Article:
The question is more precise why about these construction differences to the first sisterships originally. I red somewhere in competent navy book authors that it was given a certain freedom to shipyards enginers to modify plans of generic design to do some "visible" alterations on slip. Probably for technical reasons of available tools type in the shipyard. For French ships difference of structures are numerous on sisterships for torpedoboats early 20th and destroyers until fifties when they are numerous on slips in the same yard. Often about hull length of torpilleurs and escorteurs were of 2 yards longer for some ones.
It looks to be same for all numerous series in all navies like one identify from which shipyard the U-BOAT comes from because it has or not some minor detail on a picture. Yet, the exception would be rather to find 2 sisterships strictly same in all points until the smallest thing. Who knows if the 2800 LIBERTY SHIPS were not all different until place of some portholes and doors or some gun mounts welded some inches ahead or behind on the deck? And not to say about internal type of engines and boilers of different supplyers.
In French ships one can see large differences between admiralty basic generic plan concept for a class and the real ship when it is just launched the day of commissioning.
: I don't know about CV5 and 6, but CV8 was
: built much later and benefited from prior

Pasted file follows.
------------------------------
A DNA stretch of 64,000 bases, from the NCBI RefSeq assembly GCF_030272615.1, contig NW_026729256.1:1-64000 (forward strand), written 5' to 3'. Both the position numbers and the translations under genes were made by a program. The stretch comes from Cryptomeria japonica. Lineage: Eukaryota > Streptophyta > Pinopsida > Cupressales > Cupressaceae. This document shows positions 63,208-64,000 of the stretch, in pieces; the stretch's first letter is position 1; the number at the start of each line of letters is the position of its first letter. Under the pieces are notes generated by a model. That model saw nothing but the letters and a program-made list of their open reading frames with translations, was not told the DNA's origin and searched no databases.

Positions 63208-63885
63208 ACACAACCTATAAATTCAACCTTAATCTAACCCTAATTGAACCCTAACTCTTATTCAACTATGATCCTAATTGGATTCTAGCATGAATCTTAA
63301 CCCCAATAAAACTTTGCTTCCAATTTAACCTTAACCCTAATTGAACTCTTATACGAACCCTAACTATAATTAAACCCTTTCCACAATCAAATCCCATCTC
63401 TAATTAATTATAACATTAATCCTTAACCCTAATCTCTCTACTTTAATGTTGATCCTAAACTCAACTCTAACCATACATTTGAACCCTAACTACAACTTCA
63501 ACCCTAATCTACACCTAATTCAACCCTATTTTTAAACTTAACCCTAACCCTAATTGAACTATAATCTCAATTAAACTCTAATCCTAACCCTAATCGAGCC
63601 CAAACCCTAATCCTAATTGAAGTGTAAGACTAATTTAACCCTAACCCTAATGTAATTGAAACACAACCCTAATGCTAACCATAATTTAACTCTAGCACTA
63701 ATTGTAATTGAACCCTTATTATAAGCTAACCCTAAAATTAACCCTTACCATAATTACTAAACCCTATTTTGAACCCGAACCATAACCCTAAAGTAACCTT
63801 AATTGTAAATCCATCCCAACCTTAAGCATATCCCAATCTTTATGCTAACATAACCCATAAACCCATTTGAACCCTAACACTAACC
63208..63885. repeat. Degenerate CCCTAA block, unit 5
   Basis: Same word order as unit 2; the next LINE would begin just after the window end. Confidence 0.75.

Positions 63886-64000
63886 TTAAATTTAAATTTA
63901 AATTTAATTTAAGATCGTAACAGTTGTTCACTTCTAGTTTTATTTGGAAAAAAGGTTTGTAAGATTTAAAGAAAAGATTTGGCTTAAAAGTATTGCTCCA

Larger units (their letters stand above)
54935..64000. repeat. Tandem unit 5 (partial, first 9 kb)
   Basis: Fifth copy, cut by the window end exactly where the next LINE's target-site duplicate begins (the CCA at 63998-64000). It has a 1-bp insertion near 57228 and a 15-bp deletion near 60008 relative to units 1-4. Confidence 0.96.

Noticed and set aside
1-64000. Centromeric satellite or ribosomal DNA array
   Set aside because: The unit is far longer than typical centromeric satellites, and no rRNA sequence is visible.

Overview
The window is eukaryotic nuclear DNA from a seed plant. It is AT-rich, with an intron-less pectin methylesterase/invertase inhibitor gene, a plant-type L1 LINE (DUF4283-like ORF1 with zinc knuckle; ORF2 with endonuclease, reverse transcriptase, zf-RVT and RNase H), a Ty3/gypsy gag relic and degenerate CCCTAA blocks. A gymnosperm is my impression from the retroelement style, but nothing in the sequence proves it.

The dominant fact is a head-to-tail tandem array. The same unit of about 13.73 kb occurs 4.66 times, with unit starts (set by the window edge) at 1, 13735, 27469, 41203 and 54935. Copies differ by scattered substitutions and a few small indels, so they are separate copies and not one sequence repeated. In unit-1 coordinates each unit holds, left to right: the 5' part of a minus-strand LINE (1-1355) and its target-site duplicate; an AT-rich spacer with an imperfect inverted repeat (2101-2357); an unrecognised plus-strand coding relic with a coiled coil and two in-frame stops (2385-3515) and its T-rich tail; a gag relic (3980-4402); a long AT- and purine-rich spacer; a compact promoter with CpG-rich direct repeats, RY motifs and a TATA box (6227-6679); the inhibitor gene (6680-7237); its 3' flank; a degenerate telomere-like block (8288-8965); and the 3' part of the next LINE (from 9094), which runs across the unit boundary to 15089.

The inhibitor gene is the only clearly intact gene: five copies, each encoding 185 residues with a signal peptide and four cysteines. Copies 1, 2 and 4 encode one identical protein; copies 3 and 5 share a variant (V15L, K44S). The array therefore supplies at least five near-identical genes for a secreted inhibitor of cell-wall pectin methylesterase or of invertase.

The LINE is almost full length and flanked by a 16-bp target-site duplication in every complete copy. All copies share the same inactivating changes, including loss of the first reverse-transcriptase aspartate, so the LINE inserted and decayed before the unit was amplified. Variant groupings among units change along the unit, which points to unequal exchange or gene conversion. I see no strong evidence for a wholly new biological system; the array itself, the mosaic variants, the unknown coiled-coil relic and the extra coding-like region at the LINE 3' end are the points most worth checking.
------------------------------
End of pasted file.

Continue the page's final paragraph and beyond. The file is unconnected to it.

: experience with her earlier sisters.
: But in regards to differences in sister
: ships built at the exact same time but in
: different yards, I believe that you'll find
: a lot of examples in British and French
: destroyers built between 1900-1939, and
: German destroyers up to 1918, where all the
: ships built in one yard differed from
: sisters built in a different yard.
: Sometimes details were small, sometimes
: large enough to readily see. Why this is, I
: don't know. Perhaps it was due to
: suggestions made by the builder and his
: staff during construction? Sometimes ships
: in a class were even distinguished from
: others in the same class by the name of the
: builder, such as German ships which were
: given numbers, with a letter prefix such as
: S13 or B97, the letter indicating what yard
: built the ship.
: --Previous Message--
: Like many of you, I can be obsessive that a
: model I buy be an accurate replica of a
: particular ship. This then leads me to a
: question.... take the WWII USN CV-5, CV-6,
: and CV-8. All members of the same class.
: Yet, there were a number of differences
: between them, especially wrt their
: superstructures. Surely the builders were
: using plans, accurate copies of which could
: be made and disseminated to the respective
: building crews. So HOW do these variations
: come to take place? I can see how members
: of a class built over a long stretch of time
: could differ (the Burkes being an example)
: because later ships could be modified to
: exploit lessons learned with earlier
: sisters. But when they're all building at
: the same time? Do builders just take
: liberty with plans? Surely not... surely
: someone has to suggest a change, have a
: reason for it, and get it approved. Does
: anyone know?
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